Aging healthily online
More needs to be done to enable the elderly to use the internet without harm
Harmful online information is not only undermining the mental health and life quality of elderly netizens, but also damaging their physical and economic security.
According to a Chinese Academy of Social Sciences report, released in September last year, 93.67 percent of elderly netizens view using the internet as an integral part of daily life, with 17.25 percent of them admitting they had been victims of online frauds involving the sale of healthcare and financial products.
Surveys also show that other problems, such as disseminating porn and rumors online, are not uncommon among elderly internet users.
Despite all the talk of closing the digital gap for the elderly, little attention has been given to help older netizens to use internet in a smart way. Several factors have contributed to the problems the elderly netizens encounter. First, older netizens are relatively less equipped with digital and internet-related skills, leading to them having troubles analyzing and evaluating information encountered online. Research shows that only 62.34 percent of elderly netizens will check the authenticity of information they find online.
The results of the Seventh National Census show that 58.62 percent of China's elderly population is illiterate or has only had primary education. Moreover, unlike younger individuals, elderly citizens are not "digital natives" and may have less experience using contemporary information technologies and online platforms as these were not an essential part of their professional lives.
Second, smart technologies are far from age-friendly. Features in most apps－such as reliance on touchscreen inputs, small text size, superfluous procedures, and excessive product placements－make them difficult for elderly citizens to use. At the same time, constant advertisements can mislead elderly netizens to irrationally consume something or to give away private information. These practices largely ignore the traits and needs of elderly people, or even take advantage of their vulnerabilities under the premise of profit maximization.
Third, the vast population mobility and the shrinking of the size of the family are also contributing factors. China now has over 100 million empty-nesters. With their psychological needs largely unmet, these elderly people may seek connections in the virtual world, making themselves vulnerable to cybercrimes.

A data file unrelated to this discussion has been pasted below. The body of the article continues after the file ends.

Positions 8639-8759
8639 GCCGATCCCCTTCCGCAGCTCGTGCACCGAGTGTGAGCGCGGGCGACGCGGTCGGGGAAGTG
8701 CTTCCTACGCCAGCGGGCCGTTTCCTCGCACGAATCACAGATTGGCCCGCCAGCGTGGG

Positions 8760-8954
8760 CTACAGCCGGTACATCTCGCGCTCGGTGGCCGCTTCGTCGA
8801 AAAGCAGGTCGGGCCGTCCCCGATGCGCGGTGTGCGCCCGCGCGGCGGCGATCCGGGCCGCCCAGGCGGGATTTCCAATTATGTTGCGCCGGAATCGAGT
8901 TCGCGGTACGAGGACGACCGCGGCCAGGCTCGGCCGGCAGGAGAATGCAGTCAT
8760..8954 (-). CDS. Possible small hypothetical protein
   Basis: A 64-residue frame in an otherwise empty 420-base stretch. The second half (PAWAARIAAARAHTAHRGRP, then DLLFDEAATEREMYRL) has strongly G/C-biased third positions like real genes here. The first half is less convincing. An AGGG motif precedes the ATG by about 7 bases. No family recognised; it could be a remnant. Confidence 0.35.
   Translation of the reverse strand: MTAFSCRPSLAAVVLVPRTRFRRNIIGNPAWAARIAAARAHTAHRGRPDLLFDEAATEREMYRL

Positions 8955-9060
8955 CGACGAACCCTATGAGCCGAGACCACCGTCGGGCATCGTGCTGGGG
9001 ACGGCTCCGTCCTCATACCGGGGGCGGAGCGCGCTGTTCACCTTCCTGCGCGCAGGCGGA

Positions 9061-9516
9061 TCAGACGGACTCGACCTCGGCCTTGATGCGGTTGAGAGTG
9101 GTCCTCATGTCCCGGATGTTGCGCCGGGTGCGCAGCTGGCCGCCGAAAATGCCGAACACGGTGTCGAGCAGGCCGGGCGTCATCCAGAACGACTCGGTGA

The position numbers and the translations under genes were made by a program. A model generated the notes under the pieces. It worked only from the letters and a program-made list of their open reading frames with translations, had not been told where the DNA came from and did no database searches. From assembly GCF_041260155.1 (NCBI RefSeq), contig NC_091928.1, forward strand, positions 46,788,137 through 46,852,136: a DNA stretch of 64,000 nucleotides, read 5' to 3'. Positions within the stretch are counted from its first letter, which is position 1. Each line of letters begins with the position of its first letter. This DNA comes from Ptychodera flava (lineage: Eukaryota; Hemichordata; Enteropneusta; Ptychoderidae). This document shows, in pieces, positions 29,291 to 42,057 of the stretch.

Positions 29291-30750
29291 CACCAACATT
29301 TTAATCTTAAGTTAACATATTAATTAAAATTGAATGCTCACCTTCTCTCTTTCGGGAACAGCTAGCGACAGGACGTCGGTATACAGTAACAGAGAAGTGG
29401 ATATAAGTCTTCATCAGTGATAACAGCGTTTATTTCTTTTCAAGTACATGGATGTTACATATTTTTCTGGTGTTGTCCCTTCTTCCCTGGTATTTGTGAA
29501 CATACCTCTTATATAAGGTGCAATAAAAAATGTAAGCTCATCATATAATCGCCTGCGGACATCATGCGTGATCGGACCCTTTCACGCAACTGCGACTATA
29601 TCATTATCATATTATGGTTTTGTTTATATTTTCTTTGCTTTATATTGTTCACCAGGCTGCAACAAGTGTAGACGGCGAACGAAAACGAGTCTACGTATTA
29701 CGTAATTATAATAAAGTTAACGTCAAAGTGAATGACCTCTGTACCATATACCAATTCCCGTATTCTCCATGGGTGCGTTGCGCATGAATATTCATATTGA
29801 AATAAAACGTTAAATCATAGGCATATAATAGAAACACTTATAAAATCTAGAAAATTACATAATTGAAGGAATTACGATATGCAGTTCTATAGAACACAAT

Recognizing these problems, the Chinese government has provided a number of policy solutions. In November 2020, the State Council, China's Cabinet, initiated a nationwide plan to ensure digital inclusion for older adults. It required communities and educational institutions to popularize internet-related knowhow among elderly people, aiming to enhance their ability to acquire, verify and use smart technologies and in turn to avoid cyber rumors and telecommunication frauds.
Thereafter, the Ministry of Industry and Information Technology issued regulations on age-friendly websites and ways to improve elderly people's satisfaction on information and communication services in April and November 2021, respectively. The two regulations stipulate that plug-ins and ads should not exist in apps for the elderly; moreover, internet companies are encouraged to offer hotline services and offline smart technology education programs for the elderly. In December 2021, a regulation issued by the Ministry of Public Security together with other departments assured a harsher crackdown against telecommunication frauds and the provision of reliable recommendation system algorithms service to the elderly.
These policies have led to positive changes. For instance, an action to promote an age-friendly internet has been taken across the country. A national league on accessible smart technology has been formed.
In 2021, around 375 websites and apps were upgraded to cater to the needs of elderly citizens. They provide a specific version for seniors, featuring larger fonts, voice guides, and direct connections to customer service agents. Also, the Cyberspace Administration of China has launched a task force to deal with frauds targeting older people that happen in live video streaming platforms. Public service workers nationwide have also been mobilized to teach older residents how to use smartphones and avoid cyber frauds.
It is worth noting that relying on the government alone is not enough to address the problem. Research shows that offline intergenerational support and interaction with other community residents are helpful to prevent elderly citizens from becoming addicted to the internet.
Moreover, training sessions and peer support groups in the community can shield the elderly from cyber-victimization. Therefore, families and community organizations should play a more prominent role in minimizing problematic internet use among the elderly.
Of late, internet companies are helping elderly people use the internet. For instance, Douyin has introduced an addiction prevention system using pop-up notifications to remind elderly users late at night. It also implements stricter censorship of accounts to prevent scams, rumors and other inappropriate information that might harm elderly netizens.
Promoting digital inclusion is the key to realizing healthy aging for the elderly in China. In this process, the government, together with society and market forces, should make joint efforts to prevent possible risks.
Yang Fan is an associate professor at the China Institute for Urban Governance and School of International and Public Affairs at Shanghai Jiao Tong University. Zheng Junyao is a doctoral student with the division.
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